Hotel On The Corner Of Bitter And Sweet Essay

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Author Lewis Carroll once said, “It’s no use going back to yesterday, because I was a different person then.” Throughout Jamie Ford’s novel, Hotel on the Corner of Bitter and Sweet, the reader can see that once the past is brought up, more conflict occurs. As the characters in the book interact with one another, each of them change in different ways. Ford creatively includes unique struggles throughout the family and friends surrounding Henry in order to show growth. This novel helps shape Henry’s character by exploring many conflicts that push Henry to face his problems and learn from them.
One of the main relationships in this novel is the one Henry has with his father. Growing up in Henry’s home, he was taught to obey his parents, especially his father, at all times. Henry was not allowed to speak Cantonese with his parents anymore because they wanted him to be as American as he could. This immediately created a barrier between him and his father, who only spoke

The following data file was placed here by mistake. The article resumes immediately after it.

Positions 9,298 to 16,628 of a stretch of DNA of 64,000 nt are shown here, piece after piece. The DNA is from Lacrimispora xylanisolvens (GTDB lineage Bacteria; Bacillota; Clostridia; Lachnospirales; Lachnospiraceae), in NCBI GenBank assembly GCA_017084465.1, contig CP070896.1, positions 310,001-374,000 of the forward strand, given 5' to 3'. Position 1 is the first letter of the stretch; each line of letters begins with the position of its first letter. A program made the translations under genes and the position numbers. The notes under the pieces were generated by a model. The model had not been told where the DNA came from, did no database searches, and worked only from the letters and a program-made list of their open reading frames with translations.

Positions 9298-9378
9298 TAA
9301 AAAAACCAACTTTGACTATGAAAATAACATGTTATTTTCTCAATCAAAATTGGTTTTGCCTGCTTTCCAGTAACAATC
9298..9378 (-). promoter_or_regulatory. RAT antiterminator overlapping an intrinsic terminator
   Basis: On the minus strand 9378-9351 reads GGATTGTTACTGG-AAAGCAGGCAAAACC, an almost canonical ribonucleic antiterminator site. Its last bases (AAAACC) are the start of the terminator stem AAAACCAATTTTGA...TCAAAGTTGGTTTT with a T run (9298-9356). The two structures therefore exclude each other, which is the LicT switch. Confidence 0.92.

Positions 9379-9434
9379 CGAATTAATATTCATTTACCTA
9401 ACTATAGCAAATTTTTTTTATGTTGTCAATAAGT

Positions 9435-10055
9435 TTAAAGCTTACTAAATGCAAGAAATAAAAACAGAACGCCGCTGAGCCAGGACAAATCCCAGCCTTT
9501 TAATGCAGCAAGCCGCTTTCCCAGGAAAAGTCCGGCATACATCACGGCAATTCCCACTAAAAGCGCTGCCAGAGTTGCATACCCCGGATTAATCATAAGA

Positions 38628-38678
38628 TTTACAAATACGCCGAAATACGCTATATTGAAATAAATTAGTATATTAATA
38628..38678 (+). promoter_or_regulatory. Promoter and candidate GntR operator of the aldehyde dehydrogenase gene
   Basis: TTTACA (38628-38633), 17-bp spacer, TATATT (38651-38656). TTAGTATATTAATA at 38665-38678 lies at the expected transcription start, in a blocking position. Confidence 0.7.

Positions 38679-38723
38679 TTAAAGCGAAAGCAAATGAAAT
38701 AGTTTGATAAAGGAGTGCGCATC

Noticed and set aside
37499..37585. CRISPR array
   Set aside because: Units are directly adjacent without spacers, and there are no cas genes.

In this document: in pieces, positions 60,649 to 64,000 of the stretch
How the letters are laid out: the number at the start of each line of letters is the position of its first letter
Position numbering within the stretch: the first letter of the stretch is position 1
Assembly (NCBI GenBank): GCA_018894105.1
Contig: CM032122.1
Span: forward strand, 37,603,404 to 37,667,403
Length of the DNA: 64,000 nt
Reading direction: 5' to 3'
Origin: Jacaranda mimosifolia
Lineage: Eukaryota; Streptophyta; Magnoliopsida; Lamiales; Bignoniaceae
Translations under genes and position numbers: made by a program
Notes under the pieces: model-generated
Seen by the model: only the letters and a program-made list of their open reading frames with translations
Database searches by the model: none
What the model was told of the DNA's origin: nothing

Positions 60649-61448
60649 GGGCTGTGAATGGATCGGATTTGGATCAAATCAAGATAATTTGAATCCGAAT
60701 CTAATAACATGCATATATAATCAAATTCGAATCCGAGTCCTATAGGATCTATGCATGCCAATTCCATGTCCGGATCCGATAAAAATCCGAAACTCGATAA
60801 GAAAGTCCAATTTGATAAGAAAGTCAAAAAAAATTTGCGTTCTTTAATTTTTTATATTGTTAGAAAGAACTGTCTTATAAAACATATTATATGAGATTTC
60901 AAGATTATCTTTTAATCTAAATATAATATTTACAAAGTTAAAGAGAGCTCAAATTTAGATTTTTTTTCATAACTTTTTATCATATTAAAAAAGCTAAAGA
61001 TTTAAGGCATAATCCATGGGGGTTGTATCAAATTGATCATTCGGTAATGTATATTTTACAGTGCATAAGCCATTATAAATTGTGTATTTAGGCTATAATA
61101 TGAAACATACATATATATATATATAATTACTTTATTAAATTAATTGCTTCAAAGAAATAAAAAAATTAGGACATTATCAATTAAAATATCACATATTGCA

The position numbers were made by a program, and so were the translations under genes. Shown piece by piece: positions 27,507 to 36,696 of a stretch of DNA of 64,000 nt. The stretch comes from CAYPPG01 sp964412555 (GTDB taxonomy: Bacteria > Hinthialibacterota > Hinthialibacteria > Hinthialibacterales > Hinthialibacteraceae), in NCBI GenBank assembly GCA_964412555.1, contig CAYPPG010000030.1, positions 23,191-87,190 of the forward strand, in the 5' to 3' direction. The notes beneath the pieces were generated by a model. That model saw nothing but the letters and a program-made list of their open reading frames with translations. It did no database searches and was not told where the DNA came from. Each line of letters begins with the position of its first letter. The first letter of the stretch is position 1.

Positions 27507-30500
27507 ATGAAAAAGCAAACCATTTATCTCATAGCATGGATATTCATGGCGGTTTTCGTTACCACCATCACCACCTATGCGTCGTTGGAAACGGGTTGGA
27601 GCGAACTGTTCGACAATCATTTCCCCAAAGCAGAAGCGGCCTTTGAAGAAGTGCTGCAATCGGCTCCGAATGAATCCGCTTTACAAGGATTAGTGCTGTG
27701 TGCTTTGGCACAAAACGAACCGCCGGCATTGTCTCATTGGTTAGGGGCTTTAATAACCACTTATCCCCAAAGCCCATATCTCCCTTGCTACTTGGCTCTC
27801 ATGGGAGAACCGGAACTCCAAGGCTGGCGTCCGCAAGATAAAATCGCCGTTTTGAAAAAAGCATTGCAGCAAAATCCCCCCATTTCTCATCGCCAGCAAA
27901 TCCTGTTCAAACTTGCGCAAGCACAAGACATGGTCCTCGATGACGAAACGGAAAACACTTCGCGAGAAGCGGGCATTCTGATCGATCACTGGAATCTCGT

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From being with her in the kitchen at the elementary school to getting into the Black Elks club to watch Henry, his heart becomes soft for this girl. Keiko is Japanese and is bullied and treated accordingly. When President Roosevelt sent all the Japanese to internment camps, Henry realized how much he would losing if he let her go. He tried everything from trying to persuade her hide out with his aunt to wearing his “I am chinese” button. He even snuck in overnight to see her. “‘And what if you get caught?’ ‘That wouldn’t be so bad, would it? I’d get to stay here with you.’ Keiko smiled . . . Henry continued, ‘I’ll be waiting for you when this is over.’” (232) Henry had ever so hopefully wanted to wait for her, but once her letters stopped coming he started to lose that hope. Yes, Ethel came along and they got married, but it was Keiko who taught him to love and experience happiness. Even through these trials, Henry learned to
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